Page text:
The overwhelming tendency is to put in way too much introductory material in the beginning. No matter how quirky your characters are, if they don't start doing something in the right-now of the story, you are going to lose your readers. We don't need to know about the dog they had when they were six, or how their dad used to make pancakes when they were small, or all the details of the fight that means the family isn't talking any more. We only need to know enough to follow the current action of the story. Give out your information on a need to know basis. Especially in the beginning, you are establishing What This Book is All About, and if you veer too far off with unnecessary background info, you mislead the reader into placing too much importance on something that doesn't bear fruit within the novel itself.

Less common is the problem of too much action, too soon, and we don't get enough of a sense of the character and setting to know how to interpret the action or feel for the character. I still say you need to do this briefly. Agent Rachel Vater has a little bit to say about this here--basically, that whatever action you start out with needs to come through the filter of emotion. So add that emotion to everything--your setting (are the clouds restrictive, chaining the MC with darkness and not letting them see the sun, or are they warm, protective, comforting?) , your character descriptions (snarky introductions, fearful, etc.), and the situation. My husband says that a few piercingly accurate details go a lot further than a lot of bland words.

Going back to only giving what the reader needs to know: this is not only a factor of keeping the beginning from being too slow. It's also an element that's important for drawing the reader through the whole book. If you always leave just one more question in the reader's mind, they'll be compelled to keep reading until they get that answer. This keeps your pacing tight and keeps your reader wanting more. Three excellent books that illustrate this are Speak, by Laurie Halse Anderson, Dairy Queen, by Catherine Murdock, and Twilight, by Stephenie Meyer. In Speak, you know something horrible happened, something more than the other classmates know, and you stick with the MC until she's ready to confront that. In Dairy Queen, you know something's not right with the family, but she doesn't tell you what happened until you're already invested in the story enough to make it mean something. If Murdock had just said to start out with that there was a fight, it wouldn't carry the weight it does when all is finally revealed later in the book. And Twilight is a series of questions (why does Edward react so strongly to Bella? Can he balance his conflicting desires? How will they ever work out the huge obstacles between them?)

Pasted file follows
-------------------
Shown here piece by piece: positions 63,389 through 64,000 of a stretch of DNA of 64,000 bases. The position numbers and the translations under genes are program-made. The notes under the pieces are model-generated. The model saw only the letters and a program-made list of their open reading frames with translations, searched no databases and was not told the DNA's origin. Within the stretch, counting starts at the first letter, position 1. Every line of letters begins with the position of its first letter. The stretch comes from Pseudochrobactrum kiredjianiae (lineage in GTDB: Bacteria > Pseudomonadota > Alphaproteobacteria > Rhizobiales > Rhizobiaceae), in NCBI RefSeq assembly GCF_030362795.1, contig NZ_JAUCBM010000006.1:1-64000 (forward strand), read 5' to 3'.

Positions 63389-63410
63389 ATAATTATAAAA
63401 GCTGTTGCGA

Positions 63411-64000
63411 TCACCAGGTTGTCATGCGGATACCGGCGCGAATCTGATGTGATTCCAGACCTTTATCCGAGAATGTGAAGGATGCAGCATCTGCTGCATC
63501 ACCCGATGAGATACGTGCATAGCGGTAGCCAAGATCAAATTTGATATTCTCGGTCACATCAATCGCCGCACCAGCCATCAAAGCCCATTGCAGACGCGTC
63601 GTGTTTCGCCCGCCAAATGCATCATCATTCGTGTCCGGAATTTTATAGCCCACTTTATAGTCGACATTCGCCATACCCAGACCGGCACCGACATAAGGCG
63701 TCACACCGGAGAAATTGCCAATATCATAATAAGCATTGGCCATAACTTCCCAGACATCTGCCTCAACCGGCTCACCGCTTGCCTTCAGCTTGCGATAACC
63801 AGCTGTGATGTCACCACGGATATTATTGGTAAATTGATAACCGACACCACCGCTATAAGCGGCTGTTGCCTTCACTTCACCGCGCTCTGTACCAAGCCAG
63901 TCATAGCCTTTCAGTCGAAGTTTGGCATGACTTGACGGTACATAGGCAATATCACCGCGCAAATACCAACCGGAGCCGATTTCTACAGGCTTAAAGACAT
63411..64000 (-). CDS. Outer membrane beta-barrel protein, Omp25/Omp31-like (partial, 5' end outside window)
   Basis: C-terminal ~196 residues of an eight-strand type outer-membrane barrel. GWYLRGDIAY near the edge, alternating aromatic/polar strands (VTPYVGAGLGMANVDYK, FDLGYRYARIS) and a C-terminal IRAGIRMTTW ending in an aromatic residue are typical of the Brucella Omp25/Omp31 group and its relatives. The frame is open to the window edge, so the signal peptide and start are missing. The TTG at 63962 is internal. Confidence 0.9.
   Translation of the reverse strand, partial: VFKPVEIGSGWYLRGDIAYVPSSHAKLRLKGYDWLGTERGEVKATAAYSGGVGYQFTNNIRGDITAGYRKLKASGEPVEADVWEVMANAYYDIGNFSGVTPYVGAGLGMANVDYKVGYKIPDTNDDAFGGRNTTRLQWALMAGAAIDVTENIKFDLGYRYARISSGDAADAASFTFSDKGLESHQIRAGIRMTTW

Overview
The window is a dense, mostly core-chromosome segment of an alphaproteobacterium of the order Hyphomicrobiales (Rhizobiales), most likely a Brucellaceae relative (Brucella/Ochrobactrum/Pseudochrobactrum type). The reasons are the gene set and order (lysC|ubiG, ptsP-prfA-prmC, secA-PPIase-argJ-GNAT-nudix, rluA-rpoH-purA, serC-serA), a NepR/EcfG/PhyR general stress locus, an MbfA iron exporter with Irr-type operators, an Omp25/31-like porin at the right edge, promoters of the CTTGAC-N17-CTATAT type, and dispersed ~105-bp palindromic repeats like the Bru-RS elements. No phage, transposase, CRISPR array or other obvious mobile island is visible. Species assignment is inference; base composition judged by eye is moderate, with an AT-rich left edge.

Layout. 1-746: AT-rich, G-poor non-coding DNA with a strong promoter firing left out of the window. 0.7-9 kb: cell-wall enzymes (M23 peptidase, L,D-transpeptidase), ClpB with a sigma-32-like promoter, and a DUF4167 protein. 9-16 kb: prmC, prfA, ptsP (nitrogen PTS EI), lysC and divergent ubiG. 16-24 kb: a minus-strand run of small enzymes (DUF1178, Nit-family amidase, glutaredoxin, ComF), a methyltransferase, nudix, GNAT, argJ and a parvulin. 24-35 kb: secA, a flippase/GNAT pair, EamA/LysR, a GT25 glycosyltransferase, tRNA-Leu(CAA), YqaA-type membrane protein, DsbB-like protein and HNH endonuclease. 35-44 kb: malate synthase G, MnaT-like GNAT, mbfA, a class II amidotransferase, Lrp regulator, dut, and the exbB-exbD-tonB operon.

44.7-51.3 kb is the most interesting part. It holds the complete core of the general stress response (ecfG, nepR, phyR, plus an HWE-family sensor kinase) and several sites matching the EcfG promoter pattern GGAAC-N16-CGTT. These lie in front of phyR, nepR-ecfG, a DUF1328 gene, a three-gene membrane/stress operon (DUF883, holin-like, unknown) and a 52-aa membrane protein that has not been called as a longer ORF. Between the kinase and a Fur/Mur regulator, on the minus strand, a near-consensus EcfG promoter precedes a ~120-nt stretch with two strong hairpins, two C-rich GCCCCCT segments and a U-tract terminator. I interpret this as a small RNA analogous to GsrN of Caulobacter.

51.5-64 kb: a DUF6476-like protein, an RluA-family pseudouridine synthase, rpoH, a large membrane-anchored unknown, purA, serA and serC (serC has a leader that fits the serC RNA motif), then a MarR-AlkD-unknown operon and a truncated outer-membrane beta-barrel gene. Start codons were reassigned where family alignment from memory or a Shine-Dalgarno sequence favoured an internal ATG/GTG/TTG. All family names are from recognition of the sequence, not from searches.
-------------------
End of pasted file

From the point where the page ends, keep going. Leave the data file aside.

Assignment: Look at these three books (or any other beginning you feel is particularly effective) and list the unanswered questions that arise in the first chapter. Now look at your own first chapter. Do you have enough unanswered questions? Do you have information in there that doesn't lead on to real-time events in the book, that you could delete?

Wednesday, November 14, 2007

Plot/structure series--part III